These new latifundia have nothing in common with the large, extensive farms of times gone by. They appear to have very high productivity levels, though in truth production costs are lowered due to extremely low labour costs and very low land prices. They undercut prices, leading to the ruin of most of the farmers in developing countries and, to a great extent, those in developed regions, too. This apparent productivity is also achieved by techniques that endanger ecological balances.
Today, it is not possible to analyse agricultural production without referring to the effects of globalisation on word prices66. Neither is it possible to continue using agrarian reforms as correction mechanisms in the same way as before.
Box # 14 New procedures of land concentration in Argentina (from Jorge Eduardo Rulli, April 2002)67
The current crisis in Argentina is total. As the very foundations of our identity collapse, the real reasons for this disaster remain in the shadows.
The rural system that was imposed upon us is designed to export commodities, concentrate land ownership and exclude the people.
20 million hectares of the best farmland are now in the hands of 2,000 companies. It was in the 90s that the largest transfer of farmland in the history of the country occurred, with the supplanting of the old oligarchy by a new class of businessmen. To compensate unpaid debts, 300,000 farmers were expelled and 13 million hectares were seized.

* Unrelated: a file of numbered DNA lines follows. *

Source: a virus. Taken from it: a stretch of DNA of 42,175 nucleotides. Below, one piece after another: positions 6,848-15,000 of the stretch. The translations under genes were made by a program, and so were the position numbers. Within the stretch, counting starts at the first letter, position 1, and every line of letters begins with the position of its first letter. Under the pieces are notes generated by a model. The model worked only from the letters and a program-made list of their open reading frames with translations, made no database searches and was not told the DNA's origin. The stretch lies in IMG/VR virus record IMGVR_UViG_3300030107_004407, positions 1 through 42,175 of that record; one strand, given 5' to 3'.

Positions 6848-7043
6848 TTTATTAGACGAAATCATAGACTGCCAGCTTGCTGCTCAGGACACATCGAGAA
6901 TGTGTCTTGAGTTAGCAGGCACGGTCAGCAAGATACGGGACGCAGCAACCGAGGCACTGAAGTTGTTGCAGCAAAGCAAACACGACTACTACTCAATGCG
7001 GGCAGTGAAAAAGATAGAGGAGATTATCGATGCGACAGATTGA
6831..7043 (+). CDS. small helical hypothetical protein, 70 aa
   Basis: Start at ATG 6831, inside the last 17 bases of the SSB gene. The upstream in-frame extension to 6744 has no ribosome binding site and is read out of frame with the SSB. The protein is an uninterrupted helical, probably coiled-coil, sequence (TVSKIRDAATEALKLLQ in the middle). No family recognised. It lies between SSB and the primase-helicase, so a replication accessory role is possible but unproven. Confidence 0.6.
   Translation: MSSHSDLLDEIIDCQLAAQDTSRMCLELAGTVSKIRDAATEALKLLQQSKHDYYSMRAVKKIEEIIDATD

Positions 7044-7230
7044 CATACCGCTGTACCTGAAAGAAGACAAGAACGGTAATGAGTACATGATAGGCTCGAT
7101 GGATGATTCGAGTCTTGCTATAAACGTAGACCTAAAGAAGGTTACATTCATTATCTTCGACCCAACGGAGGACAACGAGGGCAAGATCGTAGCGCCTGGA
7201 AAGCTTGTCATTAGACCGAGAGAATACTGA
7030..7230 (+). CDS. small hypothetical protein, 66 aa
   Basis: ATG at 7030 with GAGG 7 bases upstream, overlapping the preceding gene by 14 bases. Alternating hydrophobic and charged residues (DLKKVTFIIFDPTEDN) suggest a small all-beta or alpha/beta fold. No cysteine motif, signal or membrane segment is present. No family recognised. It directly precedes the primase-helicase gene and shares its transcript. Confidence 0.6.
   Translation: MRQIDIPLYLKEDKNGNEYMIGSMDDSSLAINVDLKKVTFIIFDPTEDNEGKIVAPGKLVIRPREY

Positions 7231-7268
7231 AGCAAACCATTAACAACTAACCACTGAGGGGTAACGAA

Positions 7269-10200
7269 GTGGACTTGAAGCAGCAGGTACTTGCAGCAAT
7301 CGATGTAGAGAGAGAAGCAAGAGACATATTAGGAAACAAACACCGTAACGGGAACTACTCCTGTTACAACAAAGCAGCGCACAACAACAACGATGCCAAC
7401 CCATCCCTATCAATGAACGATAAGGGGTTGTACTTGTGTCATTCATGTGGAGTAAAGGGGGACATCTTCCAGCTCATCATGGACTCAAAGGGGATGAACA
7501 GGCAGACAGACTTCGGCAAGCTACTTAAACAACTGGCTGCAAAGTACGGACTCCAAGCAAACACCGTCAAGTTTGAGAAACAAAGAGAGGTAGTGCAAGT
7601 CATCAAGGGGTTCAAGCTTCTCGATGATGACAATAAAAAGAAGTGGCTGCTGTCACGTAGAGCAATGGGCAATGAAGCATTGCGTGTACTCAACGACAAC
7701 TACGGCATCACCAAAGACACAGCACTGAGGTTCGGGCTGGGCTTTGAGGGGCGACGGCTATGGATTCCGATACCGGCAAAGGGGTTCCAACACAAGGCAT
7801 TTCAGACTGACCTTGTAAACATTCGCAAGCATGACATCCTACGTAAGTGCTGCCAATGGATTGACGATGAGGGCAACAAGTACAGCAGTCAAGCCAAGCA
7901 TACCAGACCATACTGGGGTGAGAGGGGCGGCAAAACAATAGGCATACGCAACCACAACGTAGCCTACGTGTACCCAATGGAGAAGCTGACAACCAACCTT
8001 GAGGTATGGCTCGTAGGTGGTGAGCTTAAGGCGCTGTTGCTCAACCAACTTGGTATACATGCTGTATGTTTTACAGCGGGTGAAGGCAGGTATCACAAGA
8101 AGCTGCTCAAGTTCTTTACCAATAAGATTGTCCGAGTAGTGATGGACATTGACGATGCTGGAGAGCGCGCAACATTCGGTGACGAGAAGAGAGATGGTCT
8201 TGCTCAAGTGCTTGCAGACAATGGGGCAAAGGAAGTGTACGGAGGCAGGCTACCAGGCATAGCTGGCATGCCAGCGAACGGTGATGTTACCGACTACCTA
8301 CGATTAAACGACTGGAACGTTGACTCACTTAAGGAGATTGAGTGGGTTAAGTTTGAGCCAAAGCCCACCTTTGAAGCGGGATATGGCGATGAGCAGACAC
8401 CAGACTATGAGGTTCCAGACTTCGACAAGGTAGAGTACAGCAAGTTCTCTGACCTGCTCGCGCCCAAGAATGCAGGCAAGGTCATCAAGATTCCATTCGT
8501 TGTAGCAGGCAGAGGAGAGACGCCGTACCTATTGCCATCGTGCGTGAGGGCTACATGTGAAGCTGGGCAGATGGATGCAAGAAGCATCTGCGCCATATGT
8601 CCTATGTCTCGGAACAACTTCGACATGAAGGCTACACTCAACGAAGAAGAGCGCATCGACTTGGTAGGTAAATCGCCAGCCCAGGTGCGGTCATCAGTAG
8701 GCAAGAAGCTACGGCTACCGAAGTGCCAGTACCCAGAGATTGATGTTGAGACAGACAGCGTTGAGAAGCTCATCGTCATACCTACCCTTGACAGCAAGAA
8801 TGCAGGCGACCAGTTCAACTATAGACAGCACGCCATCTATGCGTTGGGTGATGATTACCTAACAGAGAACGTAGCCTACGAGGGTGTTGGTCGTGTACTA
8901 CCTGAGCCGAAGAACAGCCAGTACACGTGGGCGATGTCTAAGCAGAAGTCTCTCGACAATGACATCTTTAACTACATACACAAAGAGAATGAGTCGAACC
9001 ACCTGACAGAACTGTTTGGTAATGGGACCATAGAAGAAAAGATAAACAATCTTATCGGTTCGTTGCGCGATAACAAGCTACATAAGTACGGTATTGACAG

This social disaster was further worsened by massive immigration by farm workers. A machine replaced 500 workers in the Chaco. Ruined landowners rented their lands to big businessmen who used new technological packages incorporating transgenic soy and herbicides from Monsanto.
The countryside was transformed with the installation of agriculture without farmers. More than 500 villages were abandoned. Our country resembles a laboratory where experiments are carried out in order to eliminate rural life. Occupied by the multinational seed corporations of Cargill, Nidera and Monsanto, our countryside has become unliveable as ecological and climatic disasters occur more and more frequently.
Aid was considered as a means to offset these transformations’ effects on the living conditions of the Argentine population, half of which is now living below the poverty level: five million people are suffering from hunger. However, the scope of the urban Left does stops at the shantytowns located on the outskirts of the cities. The impoverishing machine keeps on operating unseen in the countryside.
65 See also on this subject the introduction of the paper written by Michael Carter and Dina Mesbah, “State-Mandated and Market-Mediated Land Reform in Latin America”, published by the World Bank in Including the Poor, Washington, 1993, (pp. 278-305).
66 See Marcel Mazoyer and Laurence Roudart, ibid. and Mazoyer, Marcel, Protecting small farmers and the rural poor in the context of globalization, FAO, 2001.
67 Jorge Eduardo Rulli, Rel-Uita, La biotecnología y el modelo rural en los orígenes de la catástrofe argentina Uruguay, April 2002. (www.rel-uita.org/)